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Concurrently detect the minimum Python versions needed to run code

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Concurrently detect the minimum Python versions needed to run code. Additionally, since the code is vanilla Python, and it doesn’t have any external dependencies, it works with v2.7+ and v3+.

It functions by parsing Python code into an abstract syntax tree (AST), which it traverses and matches against internal dictionaries with 1000 rules divided into 124 modules, 668 classes/functions/constants members of modules, 179 kwargs of functions, 4 strftime directives, 2 array typecodes, 3 codecs error handler names, and 20 codecs encodings. Including looking for v2/v3 print expr and print(expr), long, f-strings, coroutines (async and await), boolean constants, "..".format(..), imports (import X, from X import Y, from X import *), function calls wrt. name and kwargs, strftime + strptime directives used, and function, function and variable annotations, array typecodes, codecs error handler names and encodings. It tries to detect and ignore user-defined functions, classes, arguments, and variables with names that clash with library-defined symbols.


It is fairly straightforward to use Vermin:

./ /path/to/your/project

Or via PyPi:

% pip install vermin
% vermin /path/to/your/project

When using continuous integration (CI) tools, like Travis CI, Vermin can be used to check that the minimum required versions didn’t change. The following is an exerpt:

- ./
- pip install vermin
- vermin -t=2.7 -t=3 project_package


% ./
Vermin 0.6.2
Usage: ./ [options] <python source files and folders..>

  -q    Quite mode. It only prints the final versions verdict.
  -v..  Verbosity level 1 to 3. -v, -vv, and -vvv shows increasingly more information.
        -v    will show the individual versions required per file.
        -vv   will also show which modules, functions etc. that constitutes
              the requirements.
        -vvv  will also show line/col numbers.
  -t=V  Target version that files must abide by. Can be specified once or twice.
        If not met Vermin will exit with code 1.
  -p=N  Use N concurrent processes to analyze files (defaults to all cores = 8).
  -i    Ignore incompatible version warnings.
  -l    Lax mode: ignores conditionals (if, ternary, for, while, try, bool op) on AST
        traversal, which can be useful when minimum versions are detected in
        conditionals that it is known does not affect the results.
  -d    Dump AST node visits.
        Analyze 'hidden' files and folders starting with '.' (ignored by default).

% ./ -q vermin
Minimum required versions: 2.7, 3.0

% ./ -q -t=3.3 vermin
Minimum required versions: 2.7, 3.0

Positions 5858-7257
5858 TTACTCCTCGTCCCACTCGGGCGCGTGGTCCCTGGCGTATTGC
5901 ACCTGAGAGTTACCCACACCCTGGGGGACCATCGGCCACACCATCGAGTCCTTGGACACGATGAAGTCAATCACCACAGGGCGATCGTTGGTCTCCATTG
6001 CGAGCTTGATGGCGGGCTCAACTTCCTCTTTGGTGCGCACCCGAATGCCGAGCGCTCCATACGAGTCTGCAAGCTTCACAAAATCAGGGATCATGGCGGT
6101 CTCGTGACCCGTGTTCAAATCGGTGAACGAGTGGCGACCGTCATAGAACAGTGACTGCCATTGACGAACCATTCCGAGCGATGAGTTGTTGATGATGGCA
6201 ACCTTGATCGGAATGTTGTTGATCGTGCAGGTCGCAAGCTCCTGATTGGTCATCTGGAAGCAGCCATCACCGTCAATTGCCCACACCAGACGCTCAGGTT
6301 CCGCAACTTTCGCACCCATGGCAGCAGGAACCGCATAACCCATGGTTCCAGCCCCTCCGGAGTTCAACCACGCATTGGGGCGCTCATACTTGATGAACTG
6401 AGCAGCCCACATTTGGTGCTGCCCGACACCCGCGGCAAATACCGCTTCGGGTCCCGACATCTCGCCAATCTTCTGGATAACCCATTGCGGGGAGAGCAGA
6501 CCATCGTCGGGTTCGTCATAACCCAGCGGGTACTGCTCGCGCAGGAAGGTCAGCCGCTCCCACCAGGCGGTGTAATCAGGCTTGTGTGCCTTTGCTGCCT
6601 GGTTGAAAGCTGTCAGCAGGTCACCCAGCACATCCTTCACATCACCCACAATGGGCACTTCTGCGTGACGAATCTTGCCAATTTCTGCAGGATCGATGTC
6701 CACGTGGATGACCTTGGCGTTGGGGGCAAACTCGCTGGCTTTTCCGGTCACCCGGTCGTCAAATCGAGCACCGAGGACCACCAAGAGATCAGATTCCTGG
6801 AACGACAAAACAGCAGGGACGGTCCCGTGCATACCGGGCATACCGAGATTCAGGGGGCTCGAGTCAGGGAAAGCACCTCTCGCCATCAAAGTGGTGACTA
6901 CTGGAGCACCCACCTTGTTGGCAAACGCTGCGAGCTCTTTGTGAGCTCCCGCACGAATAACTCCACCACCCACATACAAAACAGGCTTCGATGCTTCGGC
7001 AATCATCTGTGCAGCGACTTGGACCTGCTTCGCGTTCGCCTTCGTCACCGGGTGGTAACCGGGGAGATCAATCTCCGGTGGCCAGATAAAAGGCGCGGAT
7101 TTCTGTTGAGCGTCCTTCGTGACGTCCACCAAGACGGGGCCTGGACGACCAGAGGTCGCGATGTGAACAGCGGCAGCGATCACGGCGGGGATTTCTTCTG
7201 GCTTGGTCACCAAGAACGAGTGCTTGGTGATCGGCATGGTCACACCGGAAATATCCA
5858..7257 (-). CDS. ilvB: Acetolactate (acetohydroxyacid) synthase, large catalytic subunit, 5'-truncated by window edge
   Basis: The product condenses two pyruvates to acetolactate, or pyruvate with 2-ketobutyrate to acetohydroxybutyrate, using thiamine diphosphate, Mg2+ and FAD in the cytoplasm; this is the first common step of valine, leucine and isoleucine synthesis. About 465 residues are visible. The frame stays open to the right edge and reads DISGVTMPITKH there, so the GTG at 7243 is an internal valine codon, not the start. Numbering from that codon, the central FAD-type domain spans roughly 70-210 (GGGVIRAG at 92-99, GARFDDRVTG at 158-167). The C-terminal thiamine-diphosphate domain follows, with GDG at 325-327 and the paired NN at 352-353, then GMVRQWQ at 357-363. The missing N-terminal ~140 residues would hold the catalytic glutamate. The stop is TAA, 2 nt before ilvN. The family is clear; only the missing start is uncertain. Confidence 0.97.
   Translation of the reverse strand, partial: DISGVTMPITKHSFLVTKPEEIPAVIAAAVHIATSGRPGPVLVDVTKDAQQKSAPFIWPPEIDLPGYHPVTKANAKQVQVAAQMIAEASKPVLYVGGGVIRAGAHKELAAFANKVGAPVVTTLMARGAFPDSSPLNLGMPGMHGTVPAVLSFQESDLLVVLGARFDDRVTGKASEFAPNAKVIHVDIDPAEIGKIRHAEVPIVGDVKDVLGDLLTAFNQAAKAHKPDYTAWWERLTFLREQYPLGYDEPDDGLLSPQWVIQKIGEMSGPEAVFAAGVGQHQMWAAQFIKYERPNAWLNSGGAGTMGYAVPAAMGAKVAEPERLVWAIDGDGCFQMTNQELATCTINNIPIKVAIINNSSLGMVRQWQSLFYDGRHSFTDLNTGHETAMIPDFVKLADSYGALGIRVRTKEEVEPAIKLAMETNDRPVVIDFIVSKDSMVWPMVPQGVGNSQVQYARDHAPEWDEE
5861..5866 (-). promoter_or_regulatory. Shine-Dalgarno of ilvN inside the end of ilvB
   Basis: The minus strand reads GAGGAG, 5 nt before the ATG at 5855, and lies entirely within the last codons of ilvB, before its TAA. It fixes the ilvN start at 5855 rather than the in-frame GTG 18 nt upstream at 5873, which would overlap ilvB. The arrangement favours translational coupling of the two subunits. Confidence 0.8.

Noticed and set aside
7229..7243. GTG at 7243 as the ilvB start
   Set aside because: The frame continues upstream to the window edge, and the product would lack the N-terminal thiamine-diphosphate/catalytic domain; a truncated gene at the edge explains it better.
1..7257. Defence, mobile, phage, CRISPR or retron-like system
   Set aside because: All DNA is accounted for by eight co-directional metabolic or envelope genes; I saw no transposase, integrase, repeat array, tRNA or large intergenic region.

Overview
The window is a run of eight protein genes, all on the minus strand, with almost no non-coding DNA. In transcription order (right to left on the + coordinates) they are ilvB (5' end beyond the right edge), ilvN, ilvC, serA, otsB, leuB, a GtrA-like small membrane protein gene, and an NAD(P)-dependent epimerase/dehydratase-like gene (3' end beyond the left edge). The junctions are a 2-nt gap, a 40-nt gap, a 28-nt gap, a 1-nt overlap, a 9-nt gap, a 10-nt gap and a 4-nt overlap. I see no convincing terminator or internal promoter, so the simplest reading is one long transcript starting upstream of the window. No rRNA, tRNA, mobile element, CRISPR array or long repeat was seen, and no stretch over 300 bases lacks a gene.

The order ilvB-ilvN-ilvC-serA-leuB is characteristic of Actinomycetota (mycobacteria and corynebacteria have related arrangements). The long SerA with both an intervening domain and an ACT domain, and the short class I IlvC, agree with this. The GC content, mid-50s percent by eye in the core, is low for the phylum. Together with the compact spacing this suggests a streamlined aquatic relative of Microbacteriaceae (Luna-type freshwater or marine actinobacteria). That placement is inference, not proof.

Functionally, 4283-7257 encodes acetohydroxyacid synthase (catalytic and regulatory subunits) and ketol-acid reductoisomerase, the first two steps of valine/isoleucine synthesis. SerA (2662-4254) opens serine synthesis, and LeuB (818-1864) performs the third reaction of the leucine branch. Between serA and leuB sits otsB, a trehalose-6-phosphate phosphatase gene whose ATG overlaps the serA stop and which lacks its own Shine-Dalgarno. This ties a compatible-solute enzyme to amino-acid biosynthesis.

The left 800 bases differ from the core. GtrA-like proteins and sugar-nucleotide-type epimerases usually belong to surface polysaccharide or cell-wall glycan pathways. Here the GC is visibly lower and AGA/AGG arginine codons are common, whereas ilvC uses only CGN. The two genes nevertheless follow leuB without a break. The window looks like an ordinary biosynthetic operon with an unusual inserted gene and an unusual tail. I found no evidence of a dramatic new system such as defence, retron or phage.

Target versions not met:   3.3
% echo $?

% ./ -v examples
Detecting python files..
Analyzing 6 files using 8 processes..
2.7, 3.2     /path/to/examples/
2.7, 3.0     /path/to/examples/
2.0, 3.0     /path/to/examples/
!2, 3.4      /path/to/examples/
Minimum required versions:   3.4
Incompatible versions:         2

% ./ -vv /path/to/examples/
Detecting python files..
Analyzing using 8 processes..
!2, 3.4      /path/to/examples/
  'abc' requires (2.6, 3.0)
  'abc.ABC' requires (None, 3.4)

Minimum required versions: 3.4
Incompatible versions:     2

% ./ -vvv /path/to/examples/
Detecting python files..
Analyzing using 8 processes..
!2, 3.4      /path/to/examples/
  L1 C7: 'abc' requires (2.6, 3.0)
  L2: 'abc.ABC' requires (None, 3.4)

Minimum required versions: 3.4
Incompatible versions:     2

Known Limitations

Vermin parses Python source code into abstract syntax trees (ASTs) which it traverses to do analysis. However, it doesn’t do conditional logic, i.e. deciding which branches will be taken at runtime, since it can cause unexpected side-effects to actually evaluate code. As an example, analysis of the following:

if False:
  print(f"..but I won't be evaluated")

Will yield “f-strings require 3.6+” even though the branch will not be evaluated at runtime.

The lax mode, via argument -l, was created to circumvent cases like this. But it’s not a perfect solution since it will skip all if, ternarys, for, while, try, and boolean operations. Therefore it is recommended to run with and without lax mode to get a better understanding of individual cases.


Contributions are very welcome, especially adding and updating detection rules of modules, functions, classes etc. to cover as many Python versions as possible. For PRs, make sure to keep the code vanilla Python and run make test first. Note that code must be remain valid and working on Python v2.7+ and v3+.

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Files for vermin, version 0.6.2
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